As Drukpas reverentially encircle them, tourists are seen posing for photographs. A big number of them are from India. Do they know the story behind these Chortens at all? Will they make any ‘sense’ of it if they do? Will they identify with the story? How will they react once they know of it? Will they react at all? The possibilities are bewildering, embarrassing or even frightening.
A rainbow to end the day
Whatever be the complex narratives of the realpolitik, just in less than two decades, it is near impossible today to envision this shared existence that was once moulded by a sense of collective space, history and culture. Today, those ‘kurma’ houses are all gone. Dilapidated, broken down or just left to decay; people of one land looking forward to receiving people from another; even keeping a house ready for them. What better example of ‘trans-border cooperation’ could one find?
All these are now a forgotten and inexplicable past, ironically in the heyday of ‘acting East’. Where, at one point, we had societies across the geopolitical and cultural spectrums bonding together over shared norms, now we have ‘pop culture kitsch’. Technology has brought the world closer but in many ways has replaced the human touch with vicious ignorance. At times ‘popular culture’ reflects the cultural poverty that we are mired in, when we are looking at our neighbours from a perverse gaze; the quintessential leaf wearing dancing tribals — a vulgar and unpardonable myth enthusiastically propagated by Bollywood.
Meanwhile talks are on to ‘revive’ and boost the Assam-Bhutan economic bonds. Bhutanese Prime Minister Dasho Tshering Tobgay, who was the chief guest at the Advantage Assam global investors Summit in Guwahati in February this year, put it succinctly that, ‘neighbours who are close are much more important than relatives who are far away’ and that ‘Bhutan stands to benefit from Assam’s growth and prosperity, as we are bound by history, geography, and shared hopes and aspirations.’
In September, Assam CM Sarbananda Sonowal inaugurated an Indo-Bhutanese border trade centre at Darang in Baksa district of Assam ‘to promote sustainable economic exchange between India and Bhutan’. This is a place that is not far from where the forgotten massacre had taken place. There has been also an agreement in principle to construct a four-lane highway of 264 km along the Indo-Bhutanese border encompassing four districts of Assam.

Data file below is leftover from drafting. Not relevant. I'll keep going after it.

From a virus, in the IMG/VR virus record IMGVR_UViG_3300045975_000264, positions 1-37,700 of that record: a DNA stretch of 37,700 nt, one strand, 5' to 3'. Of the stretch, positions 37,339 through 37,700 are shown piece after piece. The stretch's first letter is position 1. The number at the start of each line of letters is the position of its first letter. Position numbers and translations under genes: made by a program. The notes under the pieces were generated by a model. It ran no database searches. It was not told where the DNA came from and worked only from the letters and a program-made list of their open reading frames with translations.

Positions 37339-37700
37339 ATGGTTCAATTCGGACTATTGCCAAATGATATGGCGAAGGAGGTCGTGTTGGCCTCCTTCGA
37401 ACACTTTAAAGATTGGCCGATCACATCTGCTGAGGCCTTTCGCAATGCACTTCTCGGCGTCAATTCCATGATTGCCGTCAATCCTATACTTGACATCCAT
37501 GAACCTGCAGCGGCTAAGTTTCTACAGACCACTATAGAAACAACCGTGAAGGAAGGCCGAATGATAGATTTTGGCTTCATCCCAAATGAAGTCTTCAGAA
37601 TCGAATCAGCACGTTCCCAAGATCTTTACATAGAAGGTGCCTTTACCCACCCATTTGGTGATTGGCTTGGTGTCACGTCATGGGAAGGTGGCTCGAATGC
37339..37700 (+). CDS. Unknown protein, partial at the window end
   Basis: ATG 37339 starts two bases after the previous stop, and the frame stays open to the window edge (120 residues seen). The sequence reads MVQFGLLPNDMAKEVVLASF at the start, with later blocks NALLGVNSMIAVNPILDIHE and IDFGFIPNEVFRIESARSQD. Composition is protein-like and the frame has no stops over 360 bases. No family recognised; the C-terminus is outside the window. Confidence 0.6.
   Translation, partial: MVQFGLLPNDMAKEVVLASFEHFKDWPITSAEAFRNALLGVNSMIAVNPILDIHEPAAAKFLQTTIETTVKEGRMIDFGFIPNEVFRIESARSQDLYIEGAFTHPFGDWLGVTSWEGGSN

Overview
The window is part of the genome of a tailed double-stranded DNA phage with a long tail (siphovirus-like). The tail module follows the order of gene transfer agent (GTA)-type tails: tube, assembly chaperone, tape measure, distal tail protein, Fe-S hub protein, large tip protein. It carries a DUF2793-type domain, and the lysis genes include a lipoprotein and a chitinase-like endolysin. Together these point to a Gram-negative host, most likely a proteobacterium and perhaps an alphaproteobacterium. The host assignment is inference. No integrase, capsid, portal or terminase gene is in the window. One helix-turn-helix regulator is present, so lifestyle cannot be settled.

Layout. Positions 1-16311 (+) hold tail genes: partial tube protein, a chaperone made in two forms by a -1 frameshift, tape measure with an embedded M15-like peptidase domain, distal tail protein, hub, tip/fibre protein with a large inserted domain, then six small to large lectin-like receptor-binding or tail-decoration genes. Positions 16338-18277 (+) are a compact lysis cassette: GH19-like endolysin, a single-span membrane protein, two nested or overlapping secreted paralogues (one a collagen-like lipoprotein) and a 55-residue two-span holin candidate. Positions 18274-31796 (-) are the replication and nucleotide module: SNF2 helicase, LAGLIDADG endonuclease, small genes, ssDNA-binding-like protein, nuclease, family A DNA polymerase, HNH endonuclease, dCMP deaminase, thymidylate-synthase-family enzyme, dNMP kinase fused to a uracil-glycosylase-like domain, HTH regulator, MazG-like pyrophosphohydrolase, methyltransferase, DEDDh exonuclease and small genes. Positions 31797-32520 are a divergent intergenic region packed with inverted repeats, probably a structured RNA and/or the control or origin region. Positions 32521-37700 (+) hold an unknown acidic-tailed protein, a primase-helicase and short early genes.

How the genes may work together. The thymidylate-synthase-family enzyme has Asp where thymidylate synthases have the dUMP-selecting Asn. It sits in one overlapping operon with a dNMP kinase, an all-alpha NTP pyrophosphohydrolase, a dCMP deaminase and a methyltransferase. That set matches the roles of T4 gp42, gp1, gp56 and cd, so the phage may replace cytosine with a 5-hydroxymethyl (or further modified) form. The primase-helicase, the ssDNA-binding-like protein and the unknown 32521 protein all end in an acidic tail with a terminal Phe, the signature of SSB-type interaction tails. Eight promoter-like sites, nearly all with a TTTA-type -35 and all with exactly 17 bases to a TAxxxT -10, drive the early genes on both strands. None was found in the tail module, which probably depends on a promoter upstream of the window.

But would the Kurmas come down these roads anymore? Or are they meant for a new generation of ‘fortune seekers’, trying to tap into Bhutan’s ‘white gold’, its water resources? Will these improvements in infrastructure and communication reconnect the lost emotional and cultural bondages too?
The questions came to me, as I looked outside the cafe window. A thick blanket of cloud covered the high Himalayan snow peaks. The clouds would perhaps depart gradually, unraveling the snow peaks in all their majesty. Till then, under the gloomy sky, we all sit. ‘Assamese’, ‘Bhutanese’, ‘Indian’, and so forth — who are we to the snow peaks? At moments, one earnestly wishes for a reality which is just simple and sincere and thereby beautiful.
It was one such moment for me that morning at the cafe in the mountain pass surrounded by the 108 stone Chortens. I could see the soft drizzle still continuing outside but it was time to move on. Meanwhile, over cups of coffee, I had found out that the ‘Gho’ (traditional Bhutanese male dress) that Nidup, a newly made friend from Issuna village in Paro, was wearing was made in Assam and purchased in one of the border fairs (melas) that dates back to centuries. The historic Magh Mela (in January) at Subankatha in Assam, where the Bhutanese merchants used to camp for months and exchange their products, has been revived as an Indo-Bhutan Friendship Mela. The Chorten outside suddenly felt more significant to me. The rain was ebbing out, maybe a rainbow was in the offing too.